Champions for safety-net health care providers on one side and drug manufacturers and oncologists in private practice on the other faced off yesterday during a health care news service’s webinar on the 340B program.
The hour-long Sept. 15 webinar was hosted by STAT. The first half was devoted to a Q&A on 340B with former U.S. Health and Human Services Department General Counsel Robert Charrow. The second was a panel discussion among:
- Ted Okon, executive director, Community Oncology Alliance
- Maureen Testoni, president and chief executive officer, 340B Health
- Vacheria Tutson, director, regulatory affairs, National Association of Community Health Centers
- Sylvia Yu, senior counsel for federal programs, PhRMA
STAT Washington correspondent Rachel Cohrs led the discussion. COA and 340B Health set the tone by each releasing a report in advance of the event. COA’s slammed “so-called non-profit” 340B hospitals for charging commercial payers and uninsured patients “extraordinarily high prices” for oncology drugs. 340B Health’s report slammed insulin and diabetes drug manufacturers for violating the 340B statute through their contract pharmacy actions and profiting off the backs of people with diabetes and the safety-net providers who care for them.
During yesterday’s event, the divisions between the two camps was on full display from the very first question about the 340B program’s purpose.
Tutson and Testoni emphasized how 340B stretches health centers and hospitals’ scarce resources, enabling them to “help patients in many ways” beyond “helping them with affordable drugs,” as Testoni put it. Tutson pointed out that, by law and regulation, health centers must “reinvest every penny that we have and generate savings back into medical care.” Testoni said hospitals “are required by law to report every dime they take in and every dime they spend.”
Yu said 340B’s purpose is to let covered entities “have access to affordable medicines that should be used to help low-income patients.” She said the program “was really created to help vulnerable patients” but “it’s less and less clear that patients are benefitting.” 340B is now the second biggest federal prescription drug program behind Medicare Part D, Yu said, “but with that growth we haven’t seen the same level of growth in terms of care for vulnerable patients.”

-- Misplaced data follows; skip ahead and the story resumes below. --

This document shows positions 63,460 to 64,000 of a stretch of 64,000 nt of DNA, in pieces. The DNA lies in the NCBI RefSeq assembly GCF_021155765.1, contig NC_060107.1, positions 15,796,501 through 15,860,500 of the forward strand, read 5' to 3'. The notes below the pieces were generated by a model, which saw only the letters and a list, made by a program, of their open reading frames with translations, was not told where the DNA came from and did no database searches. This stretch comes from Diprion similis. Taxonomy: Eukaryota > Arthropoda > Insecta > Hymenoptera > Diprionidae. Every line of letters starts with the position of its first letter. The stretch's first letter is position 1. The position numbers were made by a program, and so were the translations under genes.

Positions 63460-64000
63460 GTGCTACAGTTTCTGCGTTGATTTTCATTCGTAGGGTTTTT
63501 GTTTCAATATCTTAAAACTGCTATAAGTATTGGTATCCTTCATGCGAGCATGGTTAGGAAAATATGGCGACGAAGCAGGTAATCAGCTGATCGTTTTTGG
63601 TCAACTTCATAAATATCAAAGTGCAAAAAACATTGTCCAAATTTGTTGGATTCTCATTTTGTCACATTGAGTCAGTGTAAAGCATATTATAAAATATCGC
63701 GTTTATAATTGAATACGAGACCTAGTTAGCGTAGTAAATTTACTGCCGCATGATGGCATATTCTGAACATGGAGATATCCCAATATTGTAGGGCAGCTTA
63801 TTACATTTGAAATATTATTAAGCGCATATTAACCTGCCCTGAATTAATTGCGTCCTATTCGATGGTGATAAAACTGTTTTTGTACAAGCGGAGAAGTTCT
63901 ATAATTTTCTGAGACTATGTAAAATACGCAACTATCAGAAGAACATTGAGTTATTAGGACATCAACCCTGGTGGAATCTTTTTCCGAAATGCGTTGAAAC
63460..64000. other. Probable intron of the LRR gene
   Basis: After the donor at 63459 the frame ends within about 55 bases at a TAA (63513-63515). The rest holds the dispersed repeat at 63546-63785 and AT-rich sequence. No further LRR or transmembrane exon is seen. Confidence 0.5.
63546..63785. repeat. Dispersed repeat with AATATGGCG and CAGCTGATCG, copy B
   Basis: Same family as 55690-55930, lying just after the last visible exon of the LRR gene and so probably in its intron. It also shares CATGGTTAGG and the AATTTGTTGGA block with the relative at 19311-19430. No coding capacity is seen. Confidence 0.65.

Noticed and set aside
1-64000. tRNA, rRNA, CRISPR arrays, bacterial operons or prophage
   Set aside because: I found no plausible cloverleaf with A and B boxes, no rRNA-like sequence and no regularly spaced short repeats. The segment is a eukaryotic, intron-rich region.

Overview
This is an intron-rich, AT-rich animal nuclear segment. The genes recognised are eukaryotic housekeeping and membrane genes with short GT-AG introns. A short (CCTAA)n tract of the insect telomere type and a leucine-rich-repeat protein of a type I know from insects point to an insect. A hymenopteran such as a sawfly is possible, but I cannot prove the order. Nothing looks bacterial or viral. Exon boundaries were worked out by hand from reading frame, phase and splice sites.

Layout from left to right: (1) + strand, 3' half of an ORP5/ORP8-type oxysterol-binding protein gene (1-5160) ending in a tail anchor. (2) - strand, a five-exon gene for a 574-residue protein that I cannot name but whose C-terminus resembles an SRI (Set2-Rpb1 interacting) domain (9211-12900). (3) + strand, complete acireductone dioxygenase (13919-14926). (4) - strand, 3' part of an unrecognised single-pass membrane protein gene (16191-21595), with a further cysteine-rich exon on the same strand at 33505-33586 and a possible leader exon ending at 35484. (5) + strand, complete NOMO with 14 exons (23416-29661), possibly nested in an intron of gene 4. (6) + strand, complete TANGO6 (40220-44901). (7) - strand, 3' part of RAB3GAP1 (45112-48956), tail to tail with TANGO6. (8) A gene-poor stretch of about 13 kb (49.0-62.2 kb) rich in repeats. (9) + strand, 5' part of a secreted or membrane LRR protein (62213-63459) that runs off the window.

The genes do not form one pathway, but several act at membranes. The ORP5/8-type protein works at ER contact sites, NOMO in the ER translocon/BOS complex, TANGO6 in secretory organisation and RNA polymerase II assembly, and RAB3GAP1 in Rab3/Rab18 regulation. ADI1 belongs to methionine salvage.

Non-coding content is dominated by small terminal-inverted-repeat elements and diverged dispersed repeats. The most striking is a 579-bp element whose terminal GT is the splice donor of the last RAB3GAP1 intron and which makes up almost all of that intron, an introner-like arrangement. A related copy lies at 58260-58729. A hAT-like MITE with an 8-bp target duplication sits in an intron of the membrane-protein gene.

Okon said 340B discounts “went originally to a handful of safety net providers” but has “mutated into a program that’s unrecognizable.” He said accountability for how 340B savings are used “doesn’t exist on the hospital side and frankly it’s a black hole.”
Cohrs asked the panelists what kind of solution to 340B’s problems would they like to see from the Biden administration.
Tutson said it is “really important” to health centers for the administration to get the 340B administrative dispute resolution (ADR) process “up and running” so centers can have their claims heard about manufacturers’ denials of and conditions on 340B pricing when centers use contract pharmacies.
Yu said, “steps could be taken to increase the transparency and accountability in this program.”
“There was some federal legislation that had been introduced a couple of years ago that would have required or imposed reporting requirements” on hospitals “so we could really see are the discounts are being used” at the parent hospital and child site levels, she said. “Right now, we don’t have a requirement that the discounts help the patients,” Yu added. “This is a safety net program. Shouldn’t it be helping patients with their drug costs?”
“What should happen on the hospital side is the discount should go to the patients in need,” Okon said. “I shouldn’t have to read another story about big hospitals that aggressively debt collected, and then you look up and see that they’re a 340B hospital,” he added.
“I really think it’s time for HHS to impose civil monetary penalties on the manufacturers” refusing 340B discounts under contract pharmacy, Testoni said.